Tool for Hypothesis-driven experimentation and innovation

When you launch innovation activities or projects, you never have a perfectly clear understanding of the outcome and output. You never know in detail, if your activities are worth the effort, and thus it’s hard to justify the funding and resources allocation. How can you claim, that the investment will be fruitful?

You need to embrace this amount of uncertainty and risk, but there is a safe way of doing so. It provides transparency in your train of thoughts and activities, and gives comfort to you, your team, and stakeholders: Use hypothesis-driven experiments.

This blog post gives insight to the tool and template, and should be read as a follow-up to the blog post on speedboats.

The innovation activities we’re looking at in the modern workplace all have a need for fast results. All the initiatives are grounded in the “try, inspect, adapt”-thinking, in line with both the agile approach and the need for responsiveness. The outcome and output must be reached quickly (e.g. within 10 or 100 days), and have a tangible result. This also applies to activities, that are purely explorations.

The quest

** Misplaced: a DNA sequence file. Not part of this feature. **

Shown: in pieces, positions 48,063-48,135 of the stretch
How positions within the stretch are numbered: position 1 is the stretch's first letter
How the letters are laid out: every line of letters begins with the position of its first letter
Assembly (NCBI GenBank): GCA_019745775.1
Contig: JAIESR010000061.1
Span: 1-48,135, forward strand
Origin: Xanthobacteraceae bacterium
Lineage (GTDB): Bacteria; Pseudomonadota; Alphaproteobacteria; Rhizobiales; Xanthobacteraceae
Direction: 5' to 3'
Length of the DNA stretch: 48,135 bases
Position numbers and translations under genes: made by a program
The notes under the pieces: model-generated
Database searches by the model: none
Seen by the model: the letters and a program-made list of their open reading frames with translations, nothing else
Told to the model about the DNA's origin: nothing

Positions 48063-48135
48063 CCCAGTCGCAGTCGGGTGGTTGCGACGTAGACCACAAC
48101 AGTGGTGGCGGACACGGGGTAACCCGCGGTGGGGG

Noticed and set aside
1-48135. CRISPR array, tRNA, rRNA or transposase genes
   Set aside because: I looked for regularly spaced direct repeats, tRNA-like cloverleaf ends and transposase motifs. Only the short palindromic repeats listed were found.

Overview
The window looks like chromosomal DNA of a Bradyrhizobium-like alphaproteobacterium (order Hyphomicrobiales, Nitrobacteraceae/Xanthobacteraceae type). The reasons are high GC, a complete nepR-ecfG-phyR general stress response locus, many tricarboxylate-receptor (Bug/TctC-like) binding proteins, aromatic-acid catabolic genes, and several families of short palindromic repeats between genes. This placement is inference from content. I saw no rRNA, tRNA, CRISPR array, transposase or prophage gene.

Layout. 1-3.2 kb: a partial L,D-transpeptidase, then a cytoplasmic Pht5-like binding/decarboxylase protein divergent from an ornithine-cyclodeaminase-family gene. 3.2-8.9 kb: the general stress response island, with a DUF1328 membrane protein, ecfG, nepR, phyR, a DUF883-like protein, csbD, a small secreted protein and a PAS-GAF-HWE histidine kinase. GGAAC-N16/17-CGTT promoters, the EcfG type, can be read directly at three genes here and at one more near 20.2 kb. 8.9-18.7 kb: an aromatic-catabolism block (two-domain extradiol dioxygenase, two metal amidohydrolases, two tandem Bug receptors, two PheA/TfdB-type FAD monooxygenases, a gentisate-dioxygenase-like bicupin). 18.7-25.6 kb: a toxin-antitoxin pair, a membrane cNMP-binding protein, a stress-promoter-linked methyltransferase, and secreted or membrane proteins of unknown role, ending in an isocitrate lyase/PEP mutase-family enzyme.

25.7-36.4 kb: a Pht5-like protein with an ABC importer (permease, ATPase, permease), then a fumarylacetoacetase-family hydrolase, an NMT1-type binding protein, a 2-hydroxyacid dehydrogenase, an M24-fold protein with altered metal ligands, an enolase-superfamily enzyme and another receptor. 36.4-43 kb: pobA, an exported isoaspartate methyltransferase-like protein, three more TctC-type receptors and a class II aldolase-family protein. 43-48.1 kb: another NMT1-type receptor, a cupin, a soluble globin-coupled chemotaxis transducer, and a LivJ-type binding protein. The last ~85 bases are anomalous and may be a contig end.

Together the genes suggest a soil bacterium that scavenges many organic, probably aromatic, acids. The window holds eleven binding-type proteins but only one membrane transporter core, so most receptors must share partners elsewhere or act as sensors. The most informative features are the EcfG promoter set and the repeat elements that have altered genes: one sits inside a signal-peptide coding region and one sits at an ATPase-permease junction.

The quest must be written in clear text, and presented with the end user, employee, or customer in mind. You can do that by finalizing these two sentences:

  • Our quest
    • “Our idea is that …”
    • “Our quest is to explore / investigate / confirm / validate …”

Then, you break this overall description into these parts

  • Our hypothesis
    • “We have a hypothesis that …”
    • “It will solve this problem …”
    • “It will create possibility for …”
    • “We execute this experiment: …”

The learning objective

The learning objective is inspired by the work of Eric Ries and his book “The Lean Start-up”. The learning must be explainable and presentable; either numbers, visitors, qualitative interviews, transactions, or similar things that are tangible:

  • Our inspection
    • “We expect this outcome: …”
    • “We validate the learning via …”
  • Our adaption
    • “What did we learn …”
    • “Use – or throw away?”
    • “We propose the following next steps: …”


You can setup a hypothesis-log like this (click to expand):

You can also take a look at the toolkit among others here.

Thank you to Maz Spork and Søren Skov, for inspiration and co-creation on this approach!

Photo by Matt Artz on Unsplash



About the author: Erik

Erik is trusted advisor, an experienced leader, department manager, project/program manager. Master of Science from Technical University of Copenhagen. EBA in cross-cultural project management.

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